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Operative Conditioning

December 5th, 2005 · 3 Comments

Beware Serenity spoilers ahead…

Michae Ghertner at Catallarchy makes a point about the Firefly movie Serenity that had stuck in my head in the theater: At the close of the film’s climactic battle, the Operative has a last-minute conversion (saving the Serenity crew) when Mal shows him evidence that the government had dosed an entire planet’s population with a Soma-like gas called Pax, intended to make everyone peaceful and non-violent, but instead producing in most such profound apathy that they simply wasted to death, while a tiny minority became insanely aggressive, transforming into the cannibalistic space pirates known as Reavers.

Now, what I’d noted is that in many ways this is a morally easy way out: Yes, an “experiment” that ends up killing tens of millions of people, not so good. But what if it hadn’t work? Would the Serenity crew have been as quick to reject the premise that you “can make people better” if Pax really worked as well as Huxley’s Soma? And, in terms of the internal logic of the film, does the Operative’s conversion really make that much sense in light of his evident willingness to kill hundreds, perhaps thousands, of innocents in service of the utopia he hopes to bring about? Mustn’t we just see this as a case of his somewhat unaccountably deciding, as Micha puts it, that it’s OK to break this many eggs to make your omelet, but not that many?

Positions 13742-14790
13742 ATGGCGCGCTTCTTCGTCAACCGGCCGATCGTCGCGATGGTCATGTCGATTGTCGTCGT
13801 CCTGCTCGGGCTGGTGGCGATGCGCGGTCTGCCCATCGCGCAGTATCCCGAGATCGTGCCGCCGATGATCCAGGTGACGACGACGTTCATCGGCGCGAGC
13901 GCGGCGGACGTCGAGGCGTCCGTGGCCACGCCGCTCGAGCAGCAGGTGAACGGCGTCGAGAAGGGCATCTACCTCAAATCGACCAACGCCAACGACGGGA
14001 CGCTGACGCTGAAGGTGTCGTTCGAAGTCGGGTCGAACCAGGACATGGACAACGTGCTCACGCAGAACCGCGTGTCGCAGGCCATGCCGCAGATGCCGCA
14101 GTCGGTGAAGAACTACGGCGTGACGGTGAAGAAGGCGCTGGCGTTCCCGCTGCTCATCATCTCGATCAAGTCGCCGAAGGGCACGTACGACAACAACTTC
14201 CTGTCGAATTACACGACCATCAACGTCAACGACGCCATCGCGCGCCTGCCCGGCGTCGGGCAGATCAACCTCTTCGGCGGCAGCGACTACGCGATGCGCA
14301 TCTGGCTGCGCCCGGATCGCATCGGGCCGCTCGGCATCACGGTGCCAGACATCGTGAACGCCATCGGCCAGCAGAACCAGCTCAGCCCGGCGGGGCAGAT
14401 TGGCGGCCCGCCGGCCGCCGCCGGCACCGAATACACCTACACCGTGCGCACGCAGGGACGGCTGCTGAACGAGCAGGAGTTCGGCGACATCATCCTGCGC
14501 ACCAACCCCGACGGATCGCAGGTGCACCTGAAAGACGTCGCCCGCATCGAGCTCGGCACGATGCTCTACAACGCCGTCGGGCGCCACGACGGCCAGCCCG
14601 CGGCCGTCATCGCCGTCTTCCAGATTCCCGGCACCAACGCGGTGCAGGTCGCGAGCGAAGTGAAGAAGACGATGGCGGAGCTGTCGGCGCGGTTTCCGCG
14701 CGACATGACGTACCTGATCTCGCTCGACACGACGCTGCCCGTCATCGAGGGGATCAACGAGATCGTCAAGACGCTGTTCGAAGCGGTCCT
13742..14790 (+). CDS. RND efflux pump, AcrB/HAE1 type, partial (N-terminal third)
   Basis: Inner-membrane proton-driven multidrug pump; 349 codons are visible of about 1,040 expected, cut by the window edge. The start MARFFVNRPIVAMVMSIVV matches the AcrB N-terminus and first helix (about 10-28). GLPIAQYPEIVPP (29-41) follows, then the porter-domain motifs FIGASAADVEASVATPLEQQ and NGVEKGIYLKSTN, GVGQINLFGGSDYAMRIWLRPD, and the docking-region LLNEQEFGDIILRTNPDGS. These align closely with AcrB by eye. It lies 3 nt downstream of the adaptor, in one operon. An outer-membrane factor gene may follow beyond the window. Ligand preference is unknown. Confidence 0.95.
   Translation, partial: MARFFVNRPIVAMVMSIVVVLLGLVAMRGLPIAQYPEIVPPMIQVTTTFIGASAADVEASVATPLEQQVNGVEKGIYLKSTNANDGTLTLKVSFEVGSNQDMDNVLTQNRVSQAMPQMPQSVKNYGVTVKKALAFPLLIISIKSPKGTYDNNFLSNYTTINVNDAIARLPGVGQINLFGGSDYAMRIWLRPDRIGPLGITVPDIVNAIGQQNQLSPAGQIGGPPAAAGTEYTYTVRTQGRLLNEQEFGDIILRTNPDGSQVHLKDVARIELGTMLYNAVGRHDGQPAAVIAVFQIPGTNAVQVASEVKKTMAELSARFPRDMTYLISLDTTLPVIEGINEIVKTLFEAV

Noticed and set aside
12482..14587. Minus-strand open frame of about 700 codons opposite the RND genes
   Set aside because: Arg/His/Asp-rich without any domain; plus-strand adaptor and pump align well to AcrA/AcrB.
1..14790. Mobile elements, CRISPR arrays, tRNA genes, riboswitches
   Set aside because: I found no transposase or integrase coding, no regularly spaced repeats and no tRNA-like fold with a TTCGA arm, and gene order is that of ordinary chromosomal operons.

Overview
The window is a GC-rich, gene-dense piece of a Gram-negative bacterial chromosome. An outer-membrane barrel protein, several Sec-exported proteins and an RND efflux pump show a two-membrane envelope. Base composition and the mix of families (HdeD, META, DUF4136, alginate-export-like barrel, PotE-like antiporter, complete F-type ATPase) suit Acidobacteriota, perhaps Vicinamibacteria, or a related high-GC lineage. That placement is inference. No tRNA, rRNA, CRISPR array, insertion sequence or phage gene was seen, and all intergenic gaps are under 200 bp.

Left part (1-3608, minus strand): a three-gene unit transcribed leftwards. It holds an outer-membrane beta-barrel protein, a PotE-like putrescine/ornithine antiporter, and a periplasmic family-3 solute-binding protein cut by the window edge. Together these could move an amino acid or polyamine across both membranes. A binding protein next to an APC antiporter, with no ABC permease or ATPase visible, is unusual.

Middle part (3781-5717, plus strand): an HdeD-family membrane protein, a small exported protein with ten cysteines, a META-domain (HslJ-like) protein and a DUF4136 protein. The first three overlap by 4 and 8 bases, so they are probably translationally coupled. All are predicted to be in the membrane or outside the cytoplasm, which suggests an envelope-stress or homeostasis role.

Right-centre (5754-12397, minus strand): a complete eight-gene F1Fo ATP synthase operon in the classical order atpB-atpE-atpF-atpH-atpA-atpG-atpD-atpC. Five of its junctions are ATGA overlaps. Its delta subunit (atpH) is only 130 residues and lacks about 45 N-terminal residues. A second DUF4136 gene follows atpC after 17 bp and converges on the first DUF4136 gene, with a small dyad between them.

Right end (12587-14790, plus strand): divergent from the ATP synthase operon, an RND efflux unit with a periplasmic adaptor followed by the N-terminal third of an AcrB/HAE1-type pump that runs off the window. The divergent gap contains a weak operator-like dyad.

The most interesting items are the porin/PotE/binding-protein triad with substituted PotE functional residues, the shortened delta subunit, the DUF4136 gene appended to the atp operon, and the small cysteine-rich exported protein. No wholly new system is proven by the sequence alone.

I should probably note that if you factor out the problem of trusting any human institution with this level of control over our wiring (which, of course, you can’t), there’s surely some kind of Pax-like modification that would be a genuine boon—one that cut down on bursts of violent temper that are leftover bits of our evolutionary heritage from the woodland savannah. Barring other sorts of side effects, I imagine quite a few people might be perfectly happy to move into a voluntarily Pax-suffused community.

But let’s deal with something closer to the case in the movie: A more general “pacifying” agent—though let’s assume it wouldn’t necessarily lead to either suicidal apathy or homicidal bloodlust—released by governments on an unwitting population. Is there some reason the Operative might have his mind changed by the failure of the Miranda experiment, even assuming he’s not ruled out the possibility of a non-lethal Pax, and without simply invoking an arbitrary too-many-eggs principle?